Afterwards we walked back towards the town through almost-silent streets



And once back in town,  Yoko and Keiko recommended an okinomiyaki restaurant in a local mall. This meal is specially popular in the Kansai region of Japan, and consists of a mixture of omelette and pancake, which is cooked at your table with the toppings of your choice - and it really is very good.


As if this wasn't enough, they gave me some beautiful presents.   I really don't know how to thank them, but I know when I look at the presents and my photos, I won't forget Nara.  


I'll get round to visiting everyone's blogs soon!

Friday, 14 November 2014

Scarborough!

If you're reading this, it means that I am not able to post right now. The time in Japan is going to be VERY busy and I'm not anticipating much time to sit and compose posts, or visit everyone's blogs, even though I will do my best!  (I'll certainly read comments at every opportunity though.)  In case not, I have scheduled a few more posts which might just remind you of summer. 

There is still so much to say about our cycle trip. We went to so many places but I seemed to get stuck on Yorkshire.  And, in fact, I'm still stuck on Yorkshire!  Because I did want to write about Scarborough, Yorks, which we found most interesting.  Before the 1930s,and even beyond, this famous seaside town was smart and fashionable, and there's enough left of that to help you realise it really was a spectacular place, with yamazing scenery and everything (such as cliff railways, a spa, golden sands, even a castle) that the j and 20th century holidaymaker could desire.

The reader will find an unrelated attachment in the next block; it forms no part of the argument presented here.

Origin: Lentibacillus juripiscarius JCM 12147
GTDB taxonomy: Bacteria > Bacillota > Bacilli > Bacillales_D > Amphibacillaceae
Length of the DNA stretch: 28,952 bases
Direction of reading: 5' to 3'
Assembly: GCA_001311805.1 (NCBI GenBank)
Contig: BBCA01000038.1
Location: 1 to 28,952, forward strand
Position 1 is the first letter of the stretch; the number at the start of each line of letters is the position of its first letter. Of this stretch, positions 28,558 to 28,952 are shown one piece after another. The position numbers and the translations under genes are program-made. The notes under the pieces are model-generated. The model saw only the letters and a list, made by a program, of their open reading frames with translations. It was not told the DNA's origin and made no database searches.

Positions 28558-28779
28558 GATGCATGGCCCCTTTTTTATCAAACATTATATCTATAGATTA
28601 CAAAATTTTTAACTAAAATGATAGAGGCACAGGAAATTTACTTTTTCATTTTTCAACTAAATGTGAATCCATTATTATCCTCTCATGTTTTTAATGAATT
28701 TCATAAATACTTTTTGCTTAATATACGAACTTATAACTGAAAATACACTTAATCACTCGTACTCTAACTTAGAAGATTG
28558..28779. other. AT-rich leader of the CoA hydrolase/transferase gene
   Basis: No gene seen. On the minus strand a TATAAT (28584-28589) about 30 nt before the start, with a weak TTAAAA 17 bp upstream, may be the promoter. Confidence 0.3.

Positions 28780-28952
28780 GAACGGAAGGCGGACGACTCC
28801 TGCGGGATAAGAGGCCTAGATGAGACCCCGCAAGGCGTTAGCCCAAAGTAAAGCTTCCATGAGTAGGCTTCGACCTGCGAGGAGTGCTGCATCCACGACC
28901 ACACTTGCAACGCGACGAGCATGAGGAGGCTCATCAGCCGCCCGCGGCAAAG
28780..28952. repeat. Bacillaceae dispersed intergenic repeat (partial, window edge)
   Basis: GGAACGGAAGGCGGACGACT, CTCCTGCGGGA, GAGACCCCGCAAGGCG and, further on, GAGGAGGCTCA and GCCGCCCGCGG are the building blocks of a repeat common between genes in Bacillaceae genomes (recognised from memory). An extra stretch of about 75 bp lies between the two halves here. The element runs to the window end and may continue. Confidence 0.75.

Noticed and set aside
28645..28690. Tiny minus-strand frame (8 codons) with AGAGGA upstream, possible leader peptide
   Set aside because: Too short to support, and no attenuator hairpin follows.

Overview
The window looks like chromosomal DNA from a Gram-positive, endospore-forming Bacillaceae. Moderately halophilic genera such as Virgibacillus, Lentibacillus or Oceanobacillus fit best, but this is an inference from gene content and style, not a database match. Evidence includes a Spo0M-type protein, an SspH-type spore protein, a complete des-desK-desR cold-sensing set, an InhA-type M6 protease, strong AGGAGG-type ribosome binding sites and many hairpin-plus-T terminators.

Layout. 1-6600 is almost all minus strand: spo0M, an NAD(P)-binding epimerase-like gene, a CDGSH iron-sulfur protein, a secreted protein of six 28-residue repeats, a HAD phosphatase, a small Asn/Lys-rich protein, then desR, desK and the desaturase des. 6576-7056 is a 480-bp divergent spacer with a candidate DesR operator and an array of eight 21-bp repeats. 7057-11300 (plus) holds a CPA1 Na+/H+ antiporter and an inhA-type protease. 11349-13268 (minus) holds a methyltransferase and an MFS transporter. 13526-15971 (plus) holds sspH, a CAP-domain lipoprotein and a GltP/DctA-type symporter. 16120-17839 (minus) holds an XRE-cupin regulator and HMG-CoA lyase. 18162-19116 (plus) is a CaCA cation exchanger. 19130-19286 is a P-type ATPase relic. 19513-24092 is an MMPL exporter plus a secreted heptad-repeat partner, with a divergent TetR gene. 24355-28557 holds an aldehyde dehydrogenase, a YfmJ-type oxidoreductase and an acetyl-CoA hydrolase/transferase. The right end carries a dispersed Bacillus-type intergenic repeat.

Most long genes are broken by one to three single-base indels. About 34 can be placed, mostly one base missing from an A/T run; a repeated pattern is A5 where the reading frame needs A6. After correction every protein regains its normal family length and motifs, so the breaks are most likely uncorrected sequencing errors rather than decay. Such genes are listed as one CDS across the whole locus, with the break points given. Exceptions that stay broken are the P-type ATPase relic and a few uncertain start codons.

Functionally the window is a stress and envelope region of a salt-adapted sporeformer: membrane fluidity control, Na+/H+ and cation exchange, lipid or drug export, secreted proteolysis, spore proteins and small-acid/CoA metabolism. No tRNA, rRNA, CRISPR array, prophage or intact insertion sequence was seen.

When we arrived, we strolled along to the renovated spa buildings, where a first rate Hammond Organist was playing on the terrace. Glass screens block out the wind and allow a view of the sea through the columns, so it was surprisingly cosy down there.  The audience gradually increased as time went on.   

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We also climbed up to the castle, which also has good views.  


and we looked around the town quite thoroughly before deciding that Scarborough potentially has so much, but it is certainly lacking something at the moment.

TLC, perhaps.

There's been renovation and updating but somehow it doesn't come together and the overwhelming feeling is of a super place that is crying out for help, appealing to not quite the right market or something.  So, despite it being midday in midsummer, the rest of that lovely spa building was shut, so if you didn't like Hammond Organs, there was nothing else to do there.   The fabulous cliffside gardens near our hotel were overgrown with weeds. Dinky Victorian shops nearby were closed (this Colonial Outfitters was on a street almost white with bird droppings and dive bombed by huge scary feral flocks of screaming gulls, a most miserable place. Why couldn't they do something to persuade these ferocious hordes of birds to go elsewhere? )